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In computing, a Unicode symbol is a Unicode character which is not part of a script used to write a natural language, but is nonetheless available for use as part of a text.

Many of the symbols are drawn from existing character sets or ISO or other national and international standards. The Unicode Standard states that "The universe of symbols is rich and open-ended."[1] This makes the issue of what symbols to encode and how symbols should be encoded more complicated than the issues surrounding writing systems. Unicode focuses on symbols that make sense in a one-dimensional plain-text context. For example, the typical two-dimensional arrangement of electronic diagram symbols justifies their exclusion.[2] (Box-drawing characters are a partial exception, for legacy purposes, and a number of electronic diagram symbols are indeed encoded in Unicode's Miscellaneous Technical block.) For adequate treatment in plain text, symbols must also be displayable in a monochromatic setting. Even with these limitations – monochromatic, one-dimensional and standards-based – the domain of potential Unicode symbols is extensive. (However, emojis – ideograms, graphic symbols – that were admitted into Unicode, allow colors although the colors are not standardized.)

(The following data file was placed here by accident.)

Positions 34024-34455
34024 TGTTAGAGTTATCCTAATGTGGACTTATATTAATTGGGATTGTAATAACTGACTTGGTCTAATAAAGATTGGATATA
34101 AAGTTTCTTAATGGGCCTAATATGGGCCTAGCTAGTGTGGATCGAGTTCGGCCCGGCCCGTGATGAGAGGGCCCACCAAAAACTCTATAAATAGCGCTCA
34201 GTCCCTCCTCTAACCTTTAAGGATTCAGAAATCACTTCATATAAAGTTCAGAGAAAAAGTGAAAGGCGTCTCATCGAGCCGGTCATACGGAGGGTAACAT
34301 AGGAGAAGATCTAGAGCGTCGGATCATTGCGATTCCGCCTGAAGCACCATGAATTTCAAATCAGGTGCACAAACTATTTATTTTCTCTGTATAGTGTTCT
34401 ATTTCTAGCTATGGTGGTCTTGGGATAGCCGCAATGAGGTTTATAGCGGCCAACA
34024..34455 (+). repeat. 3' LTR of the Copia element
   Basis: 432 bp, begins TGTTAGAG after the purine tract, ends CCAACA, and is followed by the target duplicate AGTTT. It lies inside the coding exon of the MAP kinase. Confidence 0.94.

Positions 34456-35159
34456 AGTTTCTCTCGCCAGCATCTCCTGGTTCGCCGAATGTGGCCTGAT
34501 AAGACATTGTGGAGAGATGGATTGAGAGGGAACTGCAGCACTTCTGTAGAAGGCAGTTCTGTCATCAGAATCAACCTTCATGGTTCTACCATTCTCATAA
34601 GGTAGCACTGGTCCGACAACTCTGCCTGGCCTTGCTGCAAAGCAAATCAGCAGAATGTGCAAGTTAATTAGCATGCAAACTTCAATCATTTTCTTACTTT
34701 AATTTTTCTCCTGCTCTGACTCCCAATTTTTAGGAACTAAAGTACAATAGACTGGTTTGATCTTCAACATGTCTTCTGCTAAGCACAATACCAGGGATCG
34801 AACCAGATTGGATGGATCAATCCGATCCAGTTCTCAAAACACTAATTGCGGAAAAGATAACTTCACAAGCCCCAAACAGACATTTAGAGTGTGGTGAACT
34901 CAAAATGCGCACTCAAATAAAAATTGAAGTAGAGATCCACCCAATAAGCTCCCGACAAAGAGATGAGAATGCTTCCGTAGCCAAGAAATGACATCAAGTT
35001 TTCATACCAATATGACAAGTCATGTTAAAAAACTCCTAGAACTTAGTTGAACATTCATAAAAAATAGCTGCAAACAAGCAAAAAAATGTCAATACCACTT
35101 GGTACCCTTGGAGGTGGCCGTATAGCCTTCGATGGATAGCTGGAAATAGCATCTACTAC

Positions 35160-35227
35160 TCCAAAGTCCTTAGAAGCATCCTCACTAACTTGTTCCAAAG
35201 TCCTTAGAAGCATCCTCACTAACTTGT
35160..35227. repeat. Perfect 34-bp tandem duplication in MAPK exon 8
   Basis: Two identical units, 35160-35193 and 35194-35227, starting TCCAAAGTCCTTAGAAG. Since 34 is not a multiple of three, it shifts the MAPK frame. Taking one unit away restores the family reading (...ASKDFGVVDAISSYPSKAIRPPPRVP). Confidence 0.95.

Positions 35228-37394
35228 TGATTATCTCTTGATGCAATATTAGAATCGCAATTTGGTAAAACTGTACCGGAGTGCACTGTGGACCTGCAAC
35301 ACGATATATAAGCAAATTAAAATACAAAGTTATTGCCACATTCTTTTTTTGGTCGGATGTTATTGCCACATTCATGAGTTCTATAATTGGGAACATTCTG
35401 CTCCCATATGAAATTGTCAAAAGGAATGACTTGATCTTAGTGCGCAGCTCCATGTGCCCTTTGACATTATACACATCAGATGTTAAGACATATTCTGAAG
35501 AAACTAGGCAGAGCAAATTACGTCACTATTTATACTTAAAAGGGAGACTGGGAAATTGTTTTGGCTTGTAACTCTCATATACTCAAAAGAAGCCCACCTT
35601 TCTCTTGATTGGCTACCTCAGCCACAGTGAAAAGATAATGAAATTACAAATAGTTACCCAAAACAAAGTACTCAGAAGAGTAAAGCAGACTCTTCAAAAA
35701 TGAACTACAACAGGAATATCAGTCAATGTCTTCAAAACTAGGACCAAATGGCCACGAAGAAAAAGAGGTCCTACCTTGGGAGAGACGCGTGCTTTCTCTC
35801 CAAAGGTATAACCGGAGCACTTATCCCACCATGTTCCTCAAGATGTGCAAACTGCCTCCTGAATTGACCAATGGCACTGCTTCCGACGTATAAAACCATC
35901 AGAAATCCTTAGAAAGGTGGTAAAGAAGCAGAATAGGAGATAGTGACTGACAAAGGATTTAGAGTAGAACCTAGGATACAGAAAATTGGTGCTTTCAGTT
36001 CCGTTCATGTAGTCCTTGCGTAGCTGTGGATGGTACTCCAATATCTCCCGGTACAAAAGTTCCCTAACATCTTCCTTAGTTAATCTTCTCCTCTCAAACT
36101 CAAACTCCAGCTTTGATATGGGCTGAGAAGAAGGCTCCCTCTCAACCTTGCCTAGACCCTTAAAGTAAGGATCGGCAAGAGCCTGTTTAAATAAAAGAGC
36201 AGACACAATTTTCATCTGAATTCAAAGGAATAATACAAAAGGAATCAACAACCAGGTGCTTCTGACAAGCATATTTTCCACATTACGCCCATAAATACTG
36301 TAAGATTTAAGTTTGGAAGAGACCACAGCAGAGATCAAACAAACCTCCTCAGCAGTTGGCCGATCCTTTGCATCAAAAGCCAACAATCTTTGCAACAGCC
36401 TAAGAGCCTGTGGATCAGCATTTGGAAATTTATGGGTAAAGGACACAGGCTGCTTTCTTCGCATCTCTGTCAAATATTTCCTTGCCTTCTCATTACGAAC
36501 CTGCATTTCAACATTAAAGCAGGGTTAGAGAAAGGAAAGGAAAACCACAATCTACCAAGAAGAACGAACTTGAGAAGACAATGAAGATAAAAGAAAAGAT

Symbol block listEdit

As of version 12.1,[3][4] the following Unicode blocks encode symbols:

See alsoEdit


  1. ^ "Section 22: Symbols" (PDF). The Unicode Standard. The Unicode Consortium. March 2019.
  2. ^ "Section 22: Miscellaneous Technical" (PDF). The Unicode Standard. The Unicode Consortium. March 2019.
  3. ^ "Unicode character database". The Unicode Standard. Retrieved 2019-05-07.
  4. ^ "Enumerated Versions of The Unicode Standard". The Unicode Standard. Retrieved 2019-05-07.

External linksEdit